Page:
Yup. The other I ran into a bottle of this:

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Lucky Buddha Beer is here.

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PostPosted: Wed Jul 18, 2012 11:14 pm 
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catmoon wrote:
Lucky Buddha Beer is here.

No silly, that's Hotei beer.

Buddha beer is the one with the skinny Indian on the bottle.

While the West confuses images of Hotei with those of the Buddha, it is only the name of the Buddha that can be exploited.

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PostPosted: Thu Jul 19, 2012 12:34 am 
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dharmagoat wrote:
catmoon wrote:
Lucky Buddha Beer is here.

No silly, that's Hotei beer.

Buddha beer is the one with the skinny Indian on the bottle.

While the West confuses images of Hotei with those of the Buddha, it is only the name of the Buddha that can be exploited.

Actually, they use this image to represent Maitreya. It's only westerners that know a couple things about Buddhism that find objection with this.


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PostPosted: Thu Jul 19, 2012 4:09 am 
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dharmagoat wrote:
catmoon wrote:
Lucky Buddha Beer is here.

No silly, that's Hotei beer.

Buddha beer is the one with the skinny Indian on the bottle.

While the West confuses images of Hotei with those of the Buddha, it is only the name of the Buddha that can be exploited.


No thats actually the name of the beer - Lucky Buddha. Tho why a Buddha would need luck sorta beats me.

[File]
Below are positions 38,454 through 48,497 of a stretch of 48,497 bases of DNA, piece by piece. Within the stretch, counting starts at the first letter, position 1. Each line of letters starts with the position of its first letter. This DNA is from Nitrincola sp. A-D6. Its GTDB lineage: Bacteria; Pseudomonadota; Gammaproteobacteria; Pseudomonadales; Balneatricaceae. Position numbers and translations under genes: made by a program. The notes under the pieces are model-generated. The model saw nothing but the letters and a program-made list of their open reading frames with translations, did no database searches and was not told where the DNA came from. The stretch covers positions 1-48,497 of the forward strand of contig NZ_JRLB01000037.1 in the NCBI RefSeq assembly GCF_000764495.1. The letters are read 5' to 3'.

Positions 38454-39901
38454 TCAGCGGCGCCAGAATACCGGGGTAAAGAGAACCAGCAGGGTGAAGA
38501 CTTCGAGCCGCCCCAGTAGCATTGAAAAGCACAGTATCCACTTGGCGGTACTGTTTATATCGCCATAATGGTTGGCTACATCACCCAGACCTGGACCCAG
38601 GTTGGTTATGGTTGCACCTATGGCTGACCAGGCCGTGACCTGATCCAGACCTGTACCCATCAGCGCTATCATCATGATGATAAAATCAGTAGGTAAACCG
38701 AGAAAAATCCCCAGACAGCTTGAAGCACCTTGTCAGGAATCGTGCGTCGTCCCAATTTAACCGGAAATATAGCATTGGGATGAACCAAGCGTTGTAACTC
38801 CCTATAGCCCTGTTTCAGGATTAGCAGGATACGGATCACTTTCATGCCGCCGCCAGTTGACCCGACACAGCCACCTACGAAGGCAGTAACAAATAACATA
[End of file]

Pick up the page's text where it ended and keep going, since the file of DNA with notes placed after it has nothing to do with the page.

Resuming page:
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PostPosted: Thu Jul 19, 2012 6:50 am 
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tomamundsen wrote:
Actually, they use this image to represent Maitreya. It's only westerners that know a couple things about Buddhism that find objection with this.

It turns out that the couple of things I know about Buddhism don't include the fact that Hotei is a representation of Maitreya. So Hotei as Maitreya is a buddha, but not the Buddha, and is therefore a "lucky buddha" after all.

catmoon wrote:
No thats actually the name of the beer - Lucky Buddha. Tho why a Buddha would need luck sorta beats me.

And here was I thinking that you were using an adjective in place of an adverb, just like the young folk do a lot these days. Deary me, where's me specs...

I would say he lucked out if he never wanted his image used to sell beer. If that were so, then it is false advertising.

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PostPosted: Thu Jul 19, 2012 8:11 am 
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catmoon wrote:
dharmagoat wrote:
catmoon wrote:
Lucky Buddha Beer is here.

No silly, that's Hotei beer.

Buddha beer is the one with the skinny Indian on the bottle.

While the West confuses images of Hotei with those of the Buddha, it is only the name of the Buddha that can be exploited.


No thats actually the name of the beer - Lucky Buddha. Tho why a Buddha would need luck sorta beats me.

Because a lot of Buddhism in China is "farmer Buddhism" and all people want is his good luck.